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Lighting Up the Brain: Development of a Novel Molecular Probe for the Early, Minimally-invasive Diagnosis and Treatment of Alzheimer’s Disease

Booth Id:

Materials Science


Finalist Names:
Baig, Shaan (School: Dawson College)

Alzheimer’s disease (AD) is a neurodegenerative disease in which current diagnostic tools are invasive and lack the ability to diagnose early-onset dementia. Current antibody-based diagnostic tests for neurodegenerative diseases require invasive measures such as a lumbar puncture, and lack specificity to biomarkers that are found in both healthy individuals and patients with AD. In this project, a design for a carbon dot(CD)-bound bispecific antibody is developed for the minimally-invasive diagnosis of AD. The molecular probe can be easily synthesized with a specificity to amyloid-beta (Aβ) oligomers as it distribution and abundance in the brain suggest they are better predictors of disease progression and are present in the early-onset of the dementia. The bispecific antibody conjugated to the CD displays a low affinity to transferrin receptors (TfRs) which allows the probe to cross the blood-brain barrier via receptor mediated transcytosis leading to a minimally invasive diagnosis. A synthesis technique was developed to conjugate the bispecific antibody to the CD. As a proof of concept, this technique was used to couple bovine serum albumin (BSA) to CDs. The structural and optical properties of the CDs were observed. By synthesizing a novel carbon dot conjugated specific antibody that emits light at a specific wavelength in the near-infra red region, the molecular probe displays optical properties suitable for the minimally-invasive diagnosis using fNIR-spectroscopy.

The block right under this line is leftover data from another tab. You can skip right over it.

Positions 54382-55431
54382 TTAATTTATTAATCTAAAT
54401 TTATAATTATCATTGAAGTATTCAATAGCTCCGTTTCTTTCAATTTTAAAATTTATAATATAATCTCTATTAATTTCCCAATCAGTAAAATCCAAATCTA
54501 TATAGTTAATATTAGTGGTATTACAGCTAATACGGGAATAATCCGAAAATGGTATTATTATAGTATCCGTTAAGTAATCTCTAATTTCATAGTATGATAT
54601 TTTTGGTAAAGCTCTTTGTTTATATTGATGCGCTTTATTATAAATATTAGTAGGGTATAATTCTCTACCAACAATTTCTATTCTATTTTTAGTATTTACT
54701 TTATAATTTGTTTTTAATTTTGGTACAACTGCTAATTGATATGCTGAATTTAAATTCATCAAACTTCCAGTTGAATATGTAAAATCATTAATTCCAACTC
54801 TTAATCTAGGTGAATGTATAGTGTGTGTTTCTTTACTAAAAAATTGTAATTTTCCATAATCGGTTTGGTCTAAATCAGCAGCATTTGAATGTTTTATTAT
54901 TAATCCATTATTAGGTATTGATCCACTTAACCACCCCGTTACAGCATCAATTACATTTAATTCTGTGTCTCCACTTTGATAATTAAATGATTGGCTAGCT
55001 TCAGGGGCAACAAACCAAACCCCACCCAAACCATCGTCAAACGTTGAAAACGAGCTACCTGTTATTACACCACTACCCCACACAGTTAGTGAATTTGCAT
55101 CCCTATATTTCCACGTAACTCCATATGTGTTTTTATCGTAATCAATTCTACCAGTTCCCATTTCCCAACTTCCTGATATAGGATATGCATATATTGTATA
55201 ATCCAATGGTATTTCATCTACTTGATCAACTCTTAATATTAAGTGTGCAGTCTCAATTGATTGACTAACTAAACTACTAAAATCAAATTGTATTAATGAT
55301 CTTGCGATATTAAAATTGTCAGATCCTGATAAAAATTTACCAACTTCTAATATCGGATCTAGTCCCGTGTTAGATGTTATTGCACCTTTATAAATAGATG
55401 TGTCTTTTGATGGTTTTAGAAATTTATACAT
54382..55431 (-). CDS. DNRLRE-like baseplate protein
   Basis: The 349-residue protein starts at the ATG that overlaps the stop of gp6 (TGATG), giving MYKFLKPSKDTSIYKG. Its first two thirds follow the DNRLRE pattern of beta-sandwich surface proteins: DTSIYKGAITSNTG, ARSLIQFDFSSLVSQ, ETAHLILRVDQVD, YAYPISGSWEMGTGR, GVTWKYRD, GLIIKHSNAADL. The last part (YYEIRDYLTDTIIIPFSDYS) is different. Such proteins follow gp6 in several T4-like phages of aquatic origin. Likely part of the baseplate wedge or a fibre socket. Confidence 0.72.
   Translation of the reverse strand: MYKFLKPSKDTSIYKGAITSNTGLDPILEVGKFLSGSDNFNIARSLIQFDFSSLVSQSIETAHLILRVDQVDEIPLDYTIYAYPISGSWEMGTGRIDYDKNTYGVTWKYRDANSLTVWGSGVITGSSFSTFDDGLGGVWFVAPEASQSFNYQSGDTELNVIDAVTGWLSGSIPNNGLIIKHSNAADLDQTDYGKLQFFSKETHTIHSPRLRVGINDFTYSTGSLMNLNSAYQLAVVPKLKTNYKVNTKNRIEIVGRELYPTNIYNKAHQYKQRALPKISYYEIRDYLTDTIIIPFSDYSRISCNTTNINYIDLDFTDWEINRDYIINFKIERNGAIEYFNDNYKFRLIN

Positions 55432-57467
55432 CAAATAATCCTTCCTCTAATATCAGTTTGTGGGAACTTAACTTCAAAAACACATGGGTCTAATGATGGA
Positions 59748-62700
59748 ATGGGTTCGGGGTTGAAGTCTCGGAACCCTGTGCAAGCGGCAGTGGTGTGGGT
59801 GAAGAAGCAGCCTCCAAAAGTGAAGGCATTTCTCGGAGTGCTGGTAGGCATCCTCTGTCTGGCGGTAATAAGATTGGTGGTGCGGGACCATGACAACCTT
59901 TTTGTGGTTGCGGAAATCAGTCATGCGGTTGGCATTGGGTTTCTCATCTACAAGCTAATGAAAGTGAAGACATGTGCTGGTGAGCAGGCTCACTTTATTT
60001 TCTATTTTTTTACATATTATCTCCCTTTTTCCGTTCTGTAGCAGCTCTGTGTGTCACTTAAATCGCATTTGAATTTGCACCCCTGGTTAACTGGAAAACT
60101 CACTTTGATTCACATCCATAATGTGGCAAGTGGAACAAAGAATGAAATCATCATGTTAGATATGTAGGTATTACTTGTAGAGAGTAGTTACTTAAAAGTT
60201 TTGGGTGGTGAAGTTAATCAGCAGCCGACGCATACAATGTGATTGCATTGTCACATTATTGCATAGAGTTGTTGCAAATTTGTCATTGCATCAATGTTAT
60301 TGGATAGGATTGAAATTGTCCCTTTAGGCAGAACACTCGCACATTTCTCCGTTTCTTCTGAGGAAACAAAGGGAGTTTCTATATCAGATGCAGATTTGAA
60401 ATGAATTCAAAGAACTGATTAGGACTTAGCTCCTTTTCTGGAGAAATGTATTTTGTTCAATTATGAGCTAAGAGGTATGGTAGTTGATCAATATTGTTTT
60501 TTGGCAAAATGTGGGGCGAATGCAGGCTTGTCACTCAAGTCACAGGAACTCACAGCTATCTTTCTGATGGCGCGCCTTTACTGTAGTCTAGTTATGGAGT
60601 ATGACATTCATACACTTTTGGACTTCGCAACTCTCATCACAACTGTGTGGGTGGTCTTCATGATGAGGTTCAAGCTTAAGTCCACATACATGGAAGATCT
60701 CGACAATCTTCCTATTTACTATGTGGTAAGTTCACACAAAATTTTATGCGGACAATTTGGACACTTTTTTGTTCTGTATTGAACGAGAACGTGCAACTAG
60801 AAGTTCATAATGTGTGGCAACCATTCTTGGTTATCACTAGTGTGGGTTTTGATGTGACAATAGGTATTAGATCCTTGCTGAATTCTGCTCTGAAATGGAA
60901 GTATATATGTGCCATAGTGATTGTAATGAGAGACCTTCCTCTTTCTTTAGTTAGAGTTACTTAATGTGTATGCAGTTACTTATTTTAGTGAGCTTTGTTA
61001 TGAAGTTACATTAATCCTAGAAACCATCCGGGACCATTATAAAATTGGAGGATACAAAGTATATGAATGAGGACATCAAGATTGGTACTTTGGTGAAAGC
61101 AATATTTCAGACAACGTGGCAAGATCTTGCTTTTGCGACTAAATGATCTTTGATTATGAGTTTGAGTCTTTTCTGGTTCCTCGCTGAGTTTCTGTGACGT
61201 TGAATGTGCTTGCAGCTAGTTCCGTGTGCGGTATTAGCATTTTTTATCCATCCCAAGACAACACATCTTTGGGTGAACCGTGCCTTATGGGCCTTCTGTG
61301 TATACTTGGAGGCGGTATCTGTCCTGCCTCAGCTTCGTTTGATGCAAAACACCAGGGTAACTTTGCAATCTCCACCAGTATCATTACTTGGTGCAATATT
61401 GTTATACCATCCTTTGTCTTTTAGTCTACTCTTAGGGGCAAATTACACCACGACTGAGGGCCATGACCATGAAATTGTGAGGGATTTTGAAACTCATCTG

Awards Won:
Patent and Trademark Office Society: Second Award of $500
Third Award of $1,000